4 months ago • 4:29 mins
Legendary investor Howard Marks has constantly stressed the importance of “second-level thinking” – identifying the less-obvious consequences of a market-moving event – over the easy conclusions of “first-level thinking”. But with so many investors falling for a classic example of the latter right now, this seems like the perfect moment to make sure you’re in the esteemed group of second-level thinkers.
The conflict in Ukraine sent the price of oil to a 14-year high earlier this week, and that’s brought many investors to a straightforward conclusion: that surging oil prices will cause prices at the gas pump to rise, which should incentivize more people to make the switch to electric vehicles (EVs).
It’s the obvious conclusion – first-level thinking at its finest. But second-level thinkers would develop this idea in two main ways.
First, the conflict has also sent natural gas prices and, in turn, the cost of electricity soaring. After all, short-term electricity prices have surged 1,000% over the past year or two in many parts of Europe – the world’s biggest EV market. That matters because when consumers consider making the switch to EVs, they factor in the total cost of ownership – that is, operating and fuel expenses over the vehicle’s life – as well as the upfront cost of the car.
Second, an EV’s engine-equivalent – its battery – is the most expensive component of the vehicle: it accounts for around 40% of an EV’s total cost, according to consultancy Oliver Wyman. And while battery costs have dropped every year for the last 10 years, they’re set to increase in 2022 as the prices of key metals – nickel, cobalt, aluminum, and lithium – hit multi-year highs.
But here’s the thing: the calculations above were made before the conflict broke out, and that conflict has changed things. The supply of nickel, for example, is now under threat, given that Russia is the world’s third-biggest producer of the industrial metal. In fact, the price of one ton of nickel hit a record high of $100,000 at one point this week – five times higher than at the start of the year. And when you consider that EV batteries are typically 80% nickel, you quickly start to see how a high nickel price could be set to increase the cost of EVs.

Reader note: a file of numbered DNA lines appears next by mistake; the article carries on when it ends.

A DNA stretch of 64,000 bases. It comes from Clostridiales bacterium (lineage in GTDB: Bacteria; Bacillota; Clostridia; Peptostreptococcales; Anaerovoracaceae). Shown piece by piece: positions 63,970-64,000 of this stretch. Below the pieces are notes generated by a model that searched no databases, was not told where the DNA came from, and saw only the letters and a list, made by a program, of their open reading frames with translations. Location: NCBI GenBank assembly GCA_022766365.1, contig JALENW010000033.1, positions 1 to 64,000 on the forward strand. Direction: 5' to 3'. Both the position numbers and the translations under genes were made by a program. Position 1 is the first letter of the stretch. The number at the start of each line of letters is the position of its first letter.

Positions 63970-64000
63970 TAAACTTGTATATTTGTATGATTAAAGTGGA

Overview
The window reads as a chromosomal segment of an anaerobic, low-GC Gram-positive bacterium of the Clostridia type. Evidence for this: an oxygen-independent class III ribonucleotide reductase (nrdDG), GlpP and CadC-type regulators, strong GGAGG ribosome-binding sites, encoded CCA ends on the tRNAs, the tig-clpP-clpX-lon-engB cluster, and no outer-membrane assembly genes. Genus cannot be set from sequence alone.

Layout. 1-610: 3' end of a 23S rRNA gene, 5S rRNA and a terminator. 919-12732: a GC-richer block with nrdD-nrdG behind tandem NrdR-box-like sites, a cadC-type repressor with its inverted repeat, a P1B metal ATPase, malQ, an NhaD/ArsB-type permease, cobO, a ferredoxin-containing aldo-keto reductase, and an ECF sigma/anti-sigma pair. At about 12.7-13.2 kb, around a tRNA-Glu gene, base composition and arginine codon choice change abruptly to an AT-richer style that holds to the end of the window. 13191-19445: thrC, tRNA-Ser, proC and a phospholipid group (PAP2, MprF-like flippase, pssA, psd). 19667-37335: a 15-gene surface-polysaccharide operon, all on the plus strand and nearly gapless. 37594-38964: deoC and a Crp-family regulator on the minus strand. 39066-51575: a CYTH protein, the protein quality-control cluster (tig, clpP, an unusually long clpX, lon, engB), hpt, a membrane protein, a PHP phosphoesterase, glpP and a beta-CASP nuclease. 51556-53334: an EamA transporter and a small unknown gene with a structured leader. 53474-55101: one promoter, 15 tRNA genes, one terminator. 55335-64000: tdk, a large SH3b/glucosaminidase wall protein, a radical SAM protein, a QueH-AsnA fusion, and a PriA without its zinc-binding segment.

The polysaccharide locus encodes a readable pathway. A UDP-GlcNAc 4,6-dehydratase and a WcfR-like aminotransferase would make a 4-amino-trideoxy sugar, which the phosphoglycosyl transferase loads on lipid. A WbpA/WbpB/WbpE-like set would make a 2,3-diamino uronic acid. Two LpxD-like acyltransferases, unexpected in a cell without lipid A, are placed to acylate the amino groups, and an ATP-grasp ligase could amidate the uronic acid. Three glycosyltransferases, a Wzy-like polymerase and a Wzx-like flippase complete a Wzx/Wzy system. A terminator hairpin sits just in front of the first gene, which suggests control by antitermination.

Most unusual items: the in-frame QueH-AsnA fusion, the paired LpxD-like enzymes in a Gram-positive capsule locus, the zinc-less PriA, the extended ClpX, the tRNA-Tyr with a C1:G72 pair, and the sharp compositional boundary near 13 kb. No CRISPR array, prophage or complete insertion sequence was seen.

It’s not just nickel. EV batteries have one major disadvantage compared to conventional internal combustion engines: they’re heavier, which reduces vehicles’ ranges. One way to fix that problem is to replace weighty steel parts in the vehicle with aluminum – a lightweight but strong metal. But Russia is also the world’s third-biggest producer of aluminum, which explains why the metal’s price hit a record high this week too.
Let’s go back to the beginning: first-level thinking says surging oil prices will cause prices at the gas pump to rise, which should incentivize more people to make the switch to EVs. But second-level thinkers will recognize that EVs’ charging costs have also gone up by as much, if not more. Throw in soaring nickel and aluminum prices, and higher upfront and total ownership costs could end up denting demand instead.
That’s not good news for EV makers. US electric truckmaker Rivian has even gone as far as to try to up the price of its pre-ordered vehicles to offset rising costs, and it faced heavy backlash as a result. And sure, manufacturers could choose to keep their prices stable to avoid increasing customers’ upfront costs, but only at the expense of higher costs themselves. That would lead to lower profit margins – again, not a great outcome.
Now, does that mean you should sell out of your EV stocks or short Tesla? Not necessarily: as always, things are more complicated than they seem. There are cost savings that come from other parts of the battery that could offset some of the impacts of rising commodity prices, and climate-conscious governments might step in with new EV subsidies to offset rising costs and stay on track toward their green targets.
What’s more, EV firms might already have seen this coming. Some EV makers may have hedged some of their commodity exposure for this year, or locked in price agreements directly with miners. And interestingly, Tesla is changing the battery cell chemistry that it uses in its non-long-range vehicles to one that doesn’t require any nickel – a move that could help increase its cost advantage over other manufacturers.
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